17-OHCS Urine Test

Written by Kristeen Moore | Published on August 30, 2012
Medically Reviewed by Brenda B. Spriggs, MD, MPH, FACP

What Is a 17-OHCS Test?

The 17-OHCS urine test detects an inactive product in the liver called 17-hydroxycorticosteroid. It is produced when the liver breaks down cortisol, a naturally occurring hormone.

The test is most often used to diagnose Cushing syndrome. It can also help detect other conditions that may result in excessive or too little cortisol production.

Reasons for the 17-OHCS Test

This test helps measure your cortisol levels. Cortisol is a hormone produced by the adrenal glands. It affects a variety of bodily functions, including:

  • bone growth
  • metabolism
  • stress control
  • immunity
  • circulation
  • central nervous system function

When your cortisol level is too high or too low, these functions may be adversely affected. The only way for a doctor to make an accurate diagnosis is to measure your cortisol levels using this test.

Preparing for a 17-OHCS Test

The 17-OHCS test is conducted using urine samples. Unlike other urine tests, this one must be completed over a 24-hour span. That means that all the urine you produce in a 24-hour period must be collected in the provided container.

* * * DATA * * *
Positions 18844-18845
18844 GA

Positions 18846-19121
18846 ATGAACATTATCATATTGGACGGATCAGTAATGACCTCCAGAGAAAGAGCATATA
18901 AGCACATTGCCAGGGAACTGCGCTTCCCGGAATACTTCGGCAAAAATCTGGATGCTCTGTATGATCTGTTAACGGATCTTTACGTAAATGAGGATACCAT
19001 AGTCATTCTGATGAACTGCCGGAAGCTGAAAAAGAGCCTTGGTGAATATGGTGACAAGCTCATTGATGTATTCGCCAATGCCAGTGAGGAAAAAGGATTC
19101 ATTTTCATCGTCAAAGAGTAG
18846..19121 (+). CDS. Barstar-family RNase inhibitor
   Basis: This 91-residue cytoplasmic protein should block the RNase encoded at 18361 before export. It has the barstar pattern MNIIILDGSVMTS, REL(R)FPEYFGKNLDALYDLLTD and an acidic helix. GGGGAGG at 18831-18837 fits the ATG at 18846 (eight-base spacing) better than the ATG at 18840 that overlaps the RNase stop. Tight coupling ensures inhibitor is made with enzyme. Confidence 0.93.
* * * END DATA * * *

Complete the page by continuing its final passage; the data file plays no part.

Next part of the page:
Here are some tips for urine collection:

  • start urine collection in the morning
  • collect all urine produced that day and at night
  • collect the final urine sample the following morning and seal the container

Once you are finished collecting the samples, take the container to a clinical laboratory along with any paperwork your doctor gives you. You may need to write the completion date and time on the outside of the container in permanent marker.

Some testing facilities recommend refrigerating the urine for the best results. Each time you urinate into the container, cap it and place it into the refrigerator. Talk to your doctor about his or her recommendation.

During the collection period, your doctor may ask you to stop taking:

  • birth control pills
  • estrogen pills
  • adrenal gland hormone replacements (dexamethasone)
  • glucocorticoids

If you are attempting to collect urine from an infant or toddler, patience is key. Your pediatrician will give you a urine collection bag to place inside his or her diaper. Frequent diaper checks are essential to prevent the contents of the bag from leaking out.

Interpreting Your Test Results

Test results will indicate that your cortisol levels are normal, too high, or too low.

Normal Levels

According to the National Institutes of Health, normal values for cortisol over a 24-hour period are:

  • 4 to 14 mg for men
  • 2 to 12 mg for women (NIH, 2011)

Increased Levels

The most common cause of increased cortisol levels is Cushing syndrome. It is caused by adrenal or pituitary tumors that cause the glands to produce and release excess hormones. Patients with extreme emotional or physical stress will also have higher-than-normal 17-OHCS levels.

Other causes of higher-than-normal cortisol levels include: